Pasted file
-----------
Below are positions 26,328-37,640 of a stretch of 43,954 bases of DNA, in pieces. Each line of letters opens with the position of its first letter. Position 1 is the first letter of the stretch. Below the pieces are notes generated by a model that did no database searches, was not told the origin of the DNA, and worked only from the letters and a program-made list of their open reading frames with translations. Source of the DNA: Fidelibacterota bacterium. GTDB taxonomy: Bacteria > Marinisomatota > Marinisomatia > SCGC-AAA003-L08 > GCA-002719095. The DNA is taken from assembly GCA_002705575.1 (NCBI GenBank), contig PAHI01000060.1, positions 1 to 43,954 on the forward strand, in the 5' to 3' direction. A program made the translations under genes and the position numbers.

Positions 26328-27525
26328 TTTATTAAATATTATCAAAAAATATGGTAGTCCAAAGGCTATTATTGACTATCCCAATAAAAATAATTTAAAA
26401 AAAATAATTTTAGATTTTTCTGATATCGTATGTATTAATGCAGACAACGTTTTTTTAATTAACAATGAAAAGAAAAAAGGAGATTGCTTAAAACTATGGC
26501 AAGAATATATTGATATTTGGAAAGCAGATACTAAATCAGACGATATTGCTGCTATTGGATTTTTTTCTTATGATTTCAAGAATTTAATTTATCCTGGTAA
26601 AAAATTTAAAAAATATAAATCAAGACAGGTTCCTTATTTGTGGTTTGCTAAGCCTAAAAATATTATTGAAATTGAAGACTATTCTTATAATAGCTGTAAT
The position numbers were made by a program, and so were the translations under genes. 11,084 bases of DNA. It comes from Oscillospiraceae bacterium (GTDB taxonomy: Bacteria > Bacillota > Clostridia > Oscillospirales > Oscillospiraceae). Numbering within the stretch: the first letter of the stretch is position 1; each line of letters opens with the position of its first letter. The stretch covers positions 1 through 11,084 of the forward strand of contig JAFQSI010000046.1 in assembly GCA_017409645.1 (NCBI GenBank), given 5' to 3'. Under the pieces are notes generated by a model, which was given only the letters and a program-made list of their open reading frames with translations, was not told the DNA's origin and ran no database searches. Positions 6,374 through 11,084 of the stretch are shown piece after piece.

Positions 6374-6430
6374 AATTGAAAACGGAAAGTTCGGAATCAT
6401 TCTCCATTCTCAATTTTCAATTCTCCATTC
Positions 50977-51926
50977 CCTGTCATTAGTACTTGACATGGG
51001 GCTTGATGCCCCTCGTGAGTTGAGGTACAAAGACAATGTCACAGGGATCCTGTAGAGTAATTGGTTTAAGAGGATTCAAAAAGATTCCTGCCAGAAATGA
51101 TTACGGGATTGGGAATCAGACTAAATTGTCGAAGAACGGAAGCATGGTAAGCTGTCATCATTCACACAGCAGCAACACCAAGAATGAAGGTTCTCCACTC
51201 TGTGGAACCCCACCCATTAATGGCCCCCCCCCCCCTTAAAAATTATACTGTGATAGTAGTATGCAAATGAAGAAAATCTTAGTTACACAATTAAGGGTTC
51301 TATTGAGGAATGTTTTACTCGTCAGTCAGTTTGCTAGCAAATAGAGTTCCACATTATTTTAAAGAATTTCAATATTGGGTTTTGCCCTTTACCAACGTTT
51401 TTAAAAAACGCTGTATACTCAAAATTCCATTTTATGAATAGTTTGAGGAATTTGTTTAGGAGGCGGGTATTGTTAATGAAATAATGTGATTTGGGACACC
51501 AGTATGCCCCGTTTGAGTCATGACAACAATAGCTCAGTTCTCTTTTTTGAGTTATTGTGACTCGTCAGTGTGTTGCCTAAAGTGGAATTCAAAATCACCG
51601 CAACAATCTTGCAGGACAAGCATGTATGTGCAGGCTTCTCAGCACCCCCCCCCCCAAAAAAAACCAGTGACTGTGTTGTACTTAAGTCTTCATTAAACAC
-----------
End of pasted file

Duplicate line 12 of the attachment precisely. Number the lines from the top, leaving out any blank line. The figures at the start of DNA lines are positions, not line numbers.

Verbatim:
50977 CCTGTCATTAGTACTTGACATGGG